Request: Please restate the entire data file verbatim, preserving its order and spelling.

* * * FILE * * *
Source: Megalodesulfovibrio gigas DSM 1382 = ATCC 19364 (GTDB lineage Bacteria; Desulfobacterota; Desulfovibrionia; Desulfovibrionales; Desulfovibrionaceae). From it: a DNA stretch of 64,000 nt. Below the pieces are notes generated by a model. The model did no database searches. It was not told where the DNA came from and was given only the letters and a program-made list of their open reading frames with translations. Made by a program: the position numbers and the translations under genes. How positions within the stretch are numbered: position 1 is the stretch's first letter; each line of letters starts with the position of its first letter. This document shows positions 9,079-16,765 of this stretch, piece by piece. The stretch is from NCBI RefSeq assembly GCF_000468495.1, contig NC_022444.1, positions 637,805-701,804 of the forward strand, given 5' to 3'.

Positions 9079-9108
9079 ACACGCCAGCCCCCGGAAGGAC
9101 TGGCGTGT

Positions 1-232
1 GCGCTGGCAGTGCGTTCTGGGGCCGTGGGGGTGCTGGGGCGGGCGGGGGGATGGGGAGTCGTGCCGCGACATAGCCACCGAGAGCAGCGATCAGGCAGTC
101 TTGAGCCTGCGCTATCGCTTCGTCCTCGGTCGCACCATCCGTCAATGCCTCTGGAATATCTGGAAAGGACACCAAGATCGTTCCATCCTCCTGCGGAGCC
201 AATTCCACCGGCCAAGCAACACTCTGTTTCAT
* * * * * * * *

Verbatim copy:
Source: Megalodesulfovibrio gigas DSM 1382 = ATCC 19364 (GTDB lineage Bacteria; Desulfobacterota; Desulfovibrionia; Desulfovibrionales; Desulfovibrionaceae). From it: a DNA stretch of 64,000 nt. Below the pieces are notes generated by a model. The model did no database searches. It was not told where the DNA came from and was given only the letters and a program-made list of their open reading frames with translations. Made by a program: the position numbers and the translations under genes. How positions within the stretch are numbered: position 1 is the stretch's first letter; each line of letters starts with the position of its first letter. This document shows positions 9,079-16,765 of this stretch, piece by piece. The stretch is from NCBI RefSeq assembly GCF_000468495.1, contig NC_022444.1, positions 637,805-701,804 of the forward strand, given 5' to 3'.

Positions 9079-9108
9079 ACACGCCAGCCCCCGGAAGGAC
9101 TGGCGTGT

Positions 1-232
1 GCGCTGGCAGTGCGTTCTGGGGCCGTGGGGGTGCTGGGGCGGGCGGGGGGATGGGGAGTCGTGCCGCGACATAGCCACCGAGAGCAGCGATCAGGCAGTC
101 TTGAGCCTGCGCTATCGCTTCGTCCTCGGTCGCACCATCCGTCAATGCCTCTGGAATATCTGGAAAGGACACCAAGATCGTTCCATCCTCCTGCGGAGCC
201 AATTCCACCGGCCAAGCAACACTCTGTTTCAT